East End Memories



The Essoldo, Bethnal Green Road was one of my very favourite cinemas since it was here that I saw many films of importance and distinction and where I was introduced to the glory of CinemaScope. The cinema was built by an unknown architect for George Smart and named Smart’s Picture House when it opened in April 1913. According to Cinema Treasures, the auditorium seated 865, which was separated from a small stage reaching back 7 feet 6 inches by a 24 feet wide proscenium. The building was closed in 1938 and remodeled by the architect George Coles. The original tower and front were demolished and replaced by an Art Deco façade, which survives today.

The cinema reopened in 1938 as the Rex and was immediately notable for its new exterior, which remains impressive and quite grand. The façade is decorative, but without being overly ornate. From each end of the façade, an attractive arcing sweep of alternate brown and cream pseudo pillars in recess meets at the foot of a tall, slender fin-like central tower. At one time, the name of the cinema was displayed in neon at its peak. The auditorium was also restyled in Art Deco style with distinctive murals on the side walls and a stepped ceiling together with a long light fitting running down the centre towards the screen.

Foyer & Box Office Auditorium - Proscenium Auditorium - Rear

On 26th December, 1949, the cinema was taken over by the Essoldo chain of cinemas and renamed after the operators. The Essoldo chain was once the largest independent cinema chain at one time and was founded in 1930 by Solomon Sheckman as S.S. Blyth Kinemas, Newcastle. The company was very much a family concern and the name Essoldo came from the first names of his wife, ESther, himself, SOLomon and his daughter, DOrothy. After Mr. Sheckman's death in the late 1960's, the circuit was controlled by his brother Captain Mark Sheckman. Most Essoldo cinemas were named for the chain, but with an occasional variation, as was the case with the Empress in Hackney.

Solomon Sheckman & The Essoldo, Newcastle

The Essoldo Bethnal Green closed as a cinema in 1964, but soon reopened as a Bingo Hall. I never saw it in this incarnation as I was busy at college and visiting other places other than the East End at that time. It is said that Mr. Sheckman was very much against Bingo and no doubt would have been horrified had he been alive to see what was to become of his cinema empire. The building remained a Bingo Hall until 1990 whereupon it closed and was sold.

The building is currently owned by B.K. Frankle & Sons, Ltd., which employ the trading name of Frankle Trimmings and is used as a place of business and as a warehouse. The company was established in 1910 as a wholesale retailer of trimmings to the fashion industry and now supplies their products to companies in the U.K. and worldwide. The company offers first class service and their customers announce their appreciation by saying If Frankle Trimmings do not sell it, then it does not exist. The owners have maintained the building extremely well since its closure as a cinema-Bingo Hall and have been careful to retain as many aspects as possible of its original grandeur during the renovation of the façade in 2005. I feel that they should be commended for their efforts.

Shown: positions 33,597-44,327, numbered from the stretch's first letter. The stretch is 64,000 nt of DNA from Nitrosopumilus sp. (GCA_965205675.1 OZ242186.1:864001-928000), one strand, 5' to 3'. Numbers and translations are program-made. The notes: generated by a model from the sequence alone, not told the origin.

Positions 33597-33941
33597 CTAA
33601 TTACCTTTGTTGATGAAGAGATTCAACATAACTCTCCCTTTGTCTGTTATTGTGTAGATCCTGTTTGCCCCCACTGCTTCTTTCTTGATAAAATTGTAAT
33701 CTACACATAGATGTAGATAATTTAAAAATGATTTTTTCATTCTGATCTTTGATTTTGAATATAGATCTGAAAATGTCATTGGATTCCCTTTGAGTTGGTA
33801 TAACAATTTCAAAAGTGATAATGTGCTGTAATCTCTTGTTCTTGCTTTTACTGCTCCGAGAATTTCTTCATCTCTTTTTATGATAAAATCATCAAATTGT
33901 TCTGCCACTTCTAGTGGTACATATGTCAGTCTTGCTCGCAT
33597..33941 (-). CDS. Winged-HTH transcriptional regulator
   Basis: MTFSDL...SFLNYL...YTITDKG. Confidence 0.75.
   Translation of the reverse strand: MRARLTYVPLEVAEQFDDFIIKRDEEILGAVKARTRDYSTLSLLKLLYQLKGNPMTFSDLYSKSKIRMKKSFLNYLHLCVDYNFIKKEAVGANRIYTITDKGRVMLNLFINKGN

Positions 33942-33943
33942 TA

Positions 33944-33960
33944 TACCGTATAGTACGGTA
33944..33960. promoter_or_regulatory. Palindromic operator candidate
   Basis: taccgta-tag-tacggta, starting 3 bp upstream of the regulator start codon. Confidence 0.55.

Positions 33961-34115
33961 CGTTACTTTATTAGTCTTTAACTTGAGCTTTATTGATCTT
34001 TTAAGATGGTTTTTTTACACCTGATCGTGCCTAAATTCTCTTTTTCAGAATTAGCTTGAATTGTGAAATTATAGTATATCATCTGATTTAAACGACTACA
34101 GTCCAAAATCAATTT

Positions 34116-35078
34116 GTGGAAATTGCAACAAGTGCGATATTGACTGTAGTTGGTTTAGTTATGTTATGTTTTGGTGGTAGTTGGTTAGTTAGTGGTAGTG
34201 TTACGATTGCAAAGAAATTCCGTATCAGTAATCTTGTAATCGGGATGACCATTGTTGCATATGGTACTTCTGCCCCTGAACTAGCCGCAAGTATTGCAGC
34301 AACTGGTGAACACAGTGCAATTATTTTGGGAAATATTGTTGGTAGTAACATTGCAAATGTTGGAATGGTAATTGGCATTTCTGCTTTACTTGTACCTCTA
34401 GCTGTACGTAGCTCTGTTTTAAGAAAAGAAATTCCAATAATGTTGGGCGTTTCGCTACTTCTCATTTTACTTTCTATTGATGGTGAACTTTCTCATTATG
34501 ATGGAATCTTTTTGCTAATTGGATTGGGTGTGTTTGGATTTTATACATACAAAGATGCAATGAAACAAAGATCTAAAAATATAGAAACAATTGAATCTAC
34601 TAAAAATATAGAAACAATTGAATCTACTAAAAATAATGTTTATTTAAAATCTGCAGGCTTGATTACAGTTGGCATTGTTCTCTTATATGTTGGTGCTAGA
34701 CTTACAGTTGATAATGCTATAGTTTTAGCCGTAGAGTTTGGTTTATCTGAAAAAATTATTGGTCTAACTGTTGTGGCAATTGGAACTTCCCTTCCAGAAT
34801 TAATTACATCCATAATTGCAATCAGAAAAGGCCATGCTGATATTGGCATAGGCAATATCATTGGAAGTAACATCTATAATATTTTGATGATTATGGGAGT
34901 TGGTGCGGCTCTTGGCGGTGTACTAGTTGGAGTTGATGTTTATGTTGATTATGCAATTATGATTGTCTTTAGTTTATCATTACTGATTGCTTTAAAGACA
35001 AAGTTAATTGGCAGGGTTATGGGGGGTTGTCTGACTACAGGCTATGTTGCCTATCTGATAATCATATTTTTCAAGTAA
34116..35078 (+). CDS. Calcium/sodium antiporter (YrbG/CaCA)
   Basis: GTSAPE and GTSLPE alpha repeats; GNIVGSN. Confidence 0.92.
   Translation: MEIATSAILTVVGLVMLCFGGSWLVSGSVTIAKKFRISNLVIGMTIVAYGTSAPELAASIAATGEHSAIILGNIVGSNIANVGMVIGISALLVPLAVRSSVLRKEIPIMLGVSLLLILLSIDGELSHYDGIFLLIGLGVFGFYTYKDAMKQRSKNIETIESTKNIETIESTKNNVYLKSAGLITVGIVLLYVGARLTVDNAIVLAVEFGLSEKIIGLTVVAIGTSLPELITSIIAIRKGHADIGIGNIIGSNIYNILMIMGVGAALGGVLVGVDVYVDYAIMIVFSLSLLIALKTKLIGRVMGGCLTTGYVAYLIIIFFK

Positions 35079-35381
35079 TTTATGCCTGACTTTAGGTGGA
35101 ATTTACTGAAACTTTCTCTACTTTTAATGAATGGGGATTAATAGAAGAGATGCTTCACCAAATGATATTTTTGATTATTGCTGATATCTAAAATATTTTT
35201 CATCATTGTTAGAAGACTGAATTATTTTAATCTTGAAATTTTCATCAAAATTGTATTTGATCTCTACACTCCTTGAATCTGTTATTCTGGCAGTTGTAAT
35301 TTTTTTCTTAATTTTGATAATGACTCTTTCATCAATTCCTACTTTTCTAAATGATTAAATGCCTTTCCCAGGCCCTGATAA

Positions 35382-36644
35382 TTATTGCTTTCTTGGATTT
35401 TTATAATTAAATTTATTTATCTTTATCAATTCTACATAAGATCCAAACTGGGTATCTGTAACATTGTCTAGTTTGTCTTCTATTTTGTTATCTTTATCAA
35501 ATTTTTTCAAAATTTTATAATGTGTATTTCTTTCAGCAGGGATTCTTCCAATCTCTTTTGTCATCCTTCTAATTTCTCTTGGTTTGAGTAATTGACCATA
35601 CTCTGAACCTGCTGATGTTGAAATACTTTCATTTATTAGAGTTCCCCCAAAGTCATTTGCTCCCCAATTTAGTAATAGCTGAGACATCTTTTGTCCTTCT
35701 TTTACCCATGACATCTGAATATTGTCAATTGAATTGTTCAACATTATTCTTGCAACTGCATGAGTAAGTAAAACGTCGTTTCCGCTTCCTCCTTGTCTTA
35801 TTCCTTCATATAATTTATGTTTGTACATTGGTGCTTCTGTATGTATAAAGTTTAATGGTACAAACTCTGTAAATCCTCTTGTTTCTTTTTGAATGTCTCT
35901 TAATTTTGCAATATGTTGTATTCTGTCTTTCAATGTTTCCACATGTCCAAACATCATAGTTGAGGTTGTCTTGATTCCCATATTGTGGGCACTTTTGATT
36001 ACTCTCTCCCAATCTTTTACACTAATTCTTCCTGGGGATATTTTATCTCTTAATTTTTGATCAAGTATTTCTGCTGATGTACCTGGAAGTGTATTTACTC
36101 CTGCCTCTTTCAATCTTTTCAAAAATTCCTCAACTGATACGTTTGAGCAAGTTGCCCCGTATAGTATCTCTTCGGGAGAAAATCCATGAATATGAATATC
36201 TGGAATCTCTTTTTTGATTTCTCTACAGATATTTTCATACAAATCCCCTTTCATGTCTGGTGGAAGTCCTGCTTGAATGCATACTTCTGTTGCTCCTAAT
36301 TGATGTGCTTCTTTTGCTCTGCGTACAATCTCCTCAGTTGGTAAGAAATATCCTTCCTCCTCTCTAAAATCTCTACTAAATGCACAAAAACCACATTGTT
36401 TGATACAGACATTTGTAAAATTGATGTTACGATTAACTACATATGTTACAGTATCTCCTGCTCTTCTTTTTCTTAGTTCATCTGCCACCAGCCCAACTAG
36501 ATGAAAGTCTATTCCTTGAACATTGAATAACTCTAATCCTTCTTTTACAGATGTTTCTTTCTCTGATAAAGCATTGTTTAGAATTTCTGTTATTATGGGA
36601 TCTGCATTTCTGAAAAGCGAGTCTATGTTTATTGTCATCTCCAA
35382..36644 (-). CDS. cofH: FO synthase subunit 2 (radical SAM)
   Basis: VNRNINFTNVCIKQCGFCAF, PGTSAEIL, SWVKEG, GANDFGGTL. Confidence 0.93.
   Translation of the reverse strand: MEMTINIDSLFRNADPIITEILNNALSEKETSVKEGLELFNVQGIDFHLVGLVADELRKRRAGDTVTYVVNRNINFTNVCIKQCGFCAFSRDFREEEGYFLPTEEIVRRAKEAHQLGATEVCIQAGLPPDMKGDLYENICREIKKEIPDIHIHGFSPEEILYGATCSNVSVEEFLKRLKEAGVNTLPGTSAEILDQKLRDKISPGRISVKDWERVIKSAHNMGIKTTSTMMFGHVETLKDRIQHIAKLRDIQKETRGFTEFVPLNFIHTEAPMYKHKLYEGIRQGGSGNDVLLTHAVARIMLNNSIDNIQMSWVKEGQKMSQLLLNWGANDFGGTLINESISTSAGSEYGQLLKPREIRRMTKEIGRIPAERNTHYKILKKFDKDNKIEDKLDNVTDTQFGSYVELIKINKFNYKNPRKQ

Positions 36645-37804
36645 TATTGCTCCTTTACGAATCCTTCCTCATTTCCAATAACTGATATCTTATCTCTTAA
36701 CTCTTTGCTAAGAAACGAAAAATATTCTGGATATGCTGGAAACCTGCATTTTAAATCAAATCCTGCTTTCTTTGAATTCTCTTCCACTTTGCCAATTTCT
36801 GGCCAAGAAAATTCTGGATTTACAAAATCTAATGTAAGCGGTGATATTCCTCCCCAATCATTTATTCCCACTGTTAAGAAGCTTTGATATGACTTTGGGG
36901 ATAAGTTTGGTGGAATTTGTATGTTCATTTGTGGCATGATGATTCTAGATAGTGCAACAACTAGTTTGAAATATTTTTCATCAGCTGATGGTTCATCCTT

Out of necessity, the building’s entrance, foyer and box office have either gone or else changed to fit the needs of the current owners. The front of the building is no longer decorated with large glass fronted boxes once filled with photographic stills of the current presentation to tempt the passing patron to come in and escape his or her troubles and woes for a few hours. The enormous studio still of Marilyn Monroe that hung in the box office is gone too. I always liked that portrait of her. It showed her in somewhat tormenting and defiant pose, but nonetheless alluring and provocative. The photograph showed her with head tossed back in classic pose and with her mouth open along with her bright red lips formed into a somewhat mocking smile. I remember that her eyes sparkled and her teeth were perfect. She wore a red dress cut low to reveal a lot of cleavage. It was hard not to like her. The foyer area no longer displays photographs and advertisements to inform the patrons of coming attractions.

The auditorium is now used as a warehouse where the company products are stored and as an office. What is interesting about the warehouse/offices is that a number of features of the cinema remain. Parts of the proscenium are still in place, as are some features of the central lighting attachment. However, it is the façade that still reflects the grandeur and splendour of this one-time theatre, and if truth-be-told, those that knew the cinema in its final days, like myself, will be quick to point out that it is both grander and more splendid now, and this is thanks to the concern and consideration of Frankle Trimmings.

I would like to thank Mr. Brian Hall and Mr. Kevin Wheelan for their kindness in allowing many of their pictures to be reproduced here.


I would like to thank Mr. Howard Cohen, Mr. Harvey Frankle and Mr. Dave Furzer for their kindness in allowing me to visit Frankle Trimmings and to photograph the building.  I would also like to thank them for their consideration and time given to me during my visit.

Converted Entrance and Foyer

Reminders of the Proscenium

Reminders of the Central Light Fixture

Reminders of the Ceiling and Wall Decorations

Support found in the Projection Room, now office, and part of a cinema seat

I am grateful to Mr. Harvey Frankle for providing the pictures used in this collage

Dave Furzer

Continue to Part Two - Early Dealings

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Copyright© 2010 - : Charles S. P. Jenkins